Talking to children about cancer: where to start
Telling children and teenagers about your or another family member’s cancer is never going to be easy. Yet knowing the truth will help them to understand what is going on and enable them to better deal with the changes.
Children under 10 tend to worry about ‘catching’ cancer themselves, or even causing it, so it will reassure them to know:
- That cancer isn’t like a cold - they can’t catch it, and it’s OK to hug and kiss.
- That it’s not their fault. Nothing they did, said or thought caused the cancer.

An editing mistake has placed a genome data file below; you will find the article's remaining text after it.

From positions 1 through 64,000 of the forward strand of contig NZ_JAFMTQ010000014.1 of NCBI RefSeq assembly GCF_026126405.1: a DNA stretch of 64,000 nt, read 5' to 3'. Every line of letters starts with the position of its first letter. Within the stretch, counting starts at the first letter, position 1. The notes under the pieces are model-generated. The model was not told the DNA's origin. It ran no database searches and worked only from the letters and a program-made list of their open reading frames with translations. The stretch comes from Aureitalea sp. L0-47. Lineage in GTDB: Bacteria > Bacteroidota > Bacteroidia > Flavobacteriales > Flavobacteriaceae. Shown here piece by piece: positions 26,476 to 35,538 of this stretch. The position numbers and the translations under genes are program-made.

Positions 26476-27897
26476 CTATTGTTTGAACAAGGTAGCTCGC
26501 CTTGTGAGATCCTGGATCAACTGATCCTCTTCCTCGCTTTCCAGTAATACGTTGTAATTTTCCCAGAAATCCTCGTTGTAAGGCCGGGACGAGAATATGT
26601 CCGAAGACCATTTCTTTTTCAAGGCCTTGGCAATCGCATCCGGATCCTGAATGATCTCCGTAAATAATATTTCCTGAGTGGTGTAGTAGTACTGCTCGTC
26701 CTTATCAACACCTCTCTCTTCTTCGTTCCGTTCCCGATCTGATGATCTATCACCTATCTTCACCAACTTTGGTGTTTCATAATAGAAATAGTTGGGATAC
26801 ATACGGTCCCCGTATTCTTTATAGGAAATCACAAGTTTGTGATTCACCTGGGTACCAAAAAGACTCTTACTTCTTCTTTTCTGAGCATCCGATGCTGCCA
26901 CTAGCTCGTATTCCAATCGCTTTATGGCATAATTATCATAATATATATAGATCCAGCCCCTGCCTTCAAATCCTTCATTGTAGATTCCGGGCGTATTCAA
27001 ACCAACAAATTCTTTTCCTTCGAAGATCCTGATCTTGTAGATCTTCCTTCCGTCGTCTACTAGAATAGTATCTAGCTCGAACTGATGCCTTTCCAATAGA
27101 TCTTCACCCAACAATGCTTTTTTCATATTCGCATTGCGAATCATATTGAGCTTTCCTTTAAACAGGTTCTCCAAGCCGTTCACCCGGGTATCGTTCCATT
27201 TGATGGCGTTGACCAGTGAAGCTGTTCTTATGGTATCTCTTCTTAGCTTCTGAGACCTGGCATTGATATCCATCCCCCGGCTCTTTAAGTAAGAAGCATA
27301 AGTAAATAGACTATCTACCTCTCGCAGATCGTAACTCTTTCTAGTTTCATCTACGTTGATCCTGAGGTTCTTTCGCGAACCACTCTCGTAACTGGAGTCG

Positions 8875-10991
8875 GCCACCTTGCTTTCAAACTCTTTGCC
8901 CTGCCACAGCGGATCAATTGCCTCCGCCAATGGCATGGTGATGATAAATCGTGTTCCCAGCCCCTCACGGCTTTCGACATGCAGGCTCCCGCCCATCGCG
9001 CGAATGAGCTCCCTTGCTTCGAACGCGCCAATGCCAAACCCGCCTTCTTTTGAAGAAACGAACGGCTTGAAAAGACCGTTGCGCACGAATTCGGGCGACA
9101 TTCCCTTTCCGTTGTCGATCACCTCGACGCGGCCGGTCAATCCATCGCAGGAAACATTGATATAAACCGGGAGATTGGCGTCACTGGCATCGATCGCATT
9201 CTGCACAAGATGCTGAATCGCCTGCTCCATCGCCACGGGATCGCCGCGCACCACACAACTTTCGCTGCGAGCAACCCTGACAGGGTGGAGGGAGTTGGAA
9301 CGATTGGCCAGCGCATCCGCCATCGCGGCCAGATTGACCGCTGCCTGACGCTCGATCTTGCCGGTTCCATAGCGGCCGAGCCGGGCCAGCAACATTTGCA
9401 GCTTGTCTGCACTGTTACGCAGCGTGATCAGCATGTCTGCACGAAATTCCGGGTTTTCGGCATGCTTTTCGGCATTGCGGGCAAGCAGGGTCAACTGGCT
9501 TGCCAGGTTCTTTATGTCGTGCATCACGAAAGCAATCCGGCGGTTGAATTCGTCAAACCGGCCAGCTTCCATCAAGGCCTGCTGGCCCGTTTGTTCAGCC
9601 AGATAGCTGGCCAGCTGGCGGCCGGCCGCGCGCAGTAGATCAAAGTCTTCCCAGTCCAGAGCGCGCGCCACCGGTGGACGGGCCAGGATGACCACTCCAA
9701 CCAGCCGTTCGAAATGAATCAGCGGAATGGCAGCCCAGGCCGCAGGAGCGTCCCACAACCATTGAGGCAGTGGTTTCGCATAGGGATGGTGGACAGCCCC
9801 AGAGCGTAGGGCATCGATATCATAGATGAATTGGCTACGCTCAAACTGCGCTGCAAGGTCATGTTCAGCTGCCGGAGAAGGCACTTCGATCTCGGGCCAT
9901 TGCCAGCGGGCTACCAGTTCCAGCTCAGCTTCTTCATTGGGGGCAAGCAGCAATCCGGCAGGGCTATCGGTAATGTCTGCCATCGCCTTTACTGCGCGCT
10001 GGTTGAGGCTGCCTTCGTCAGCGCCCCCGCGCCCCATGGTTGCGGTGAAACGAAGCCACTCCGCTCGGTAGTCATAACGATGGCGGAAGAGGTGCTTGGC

- That they can ask questions and say how they’re feeling at any time – this includes bringing home comments they’ve heard from other children.
- How your illness will affect them and their daily routine.
Make a roadmap
In a time of change, having a roadmap can be very helpful. Psychotherapist Neil Lamont recommends deciding in advance where and what time of day you’ll talk to your child.
“Would it be helpful to have someone with you? Think, too, about what support will be in place for them after, as they think through the news, such as their teachers. Consider talking to their school.”
Keep things simple
Answer your child’s questions as accurately as you can – the more they understand the more stable and understood they will feel. Uncertainty and having things hidden from them will only add to their vulnerability.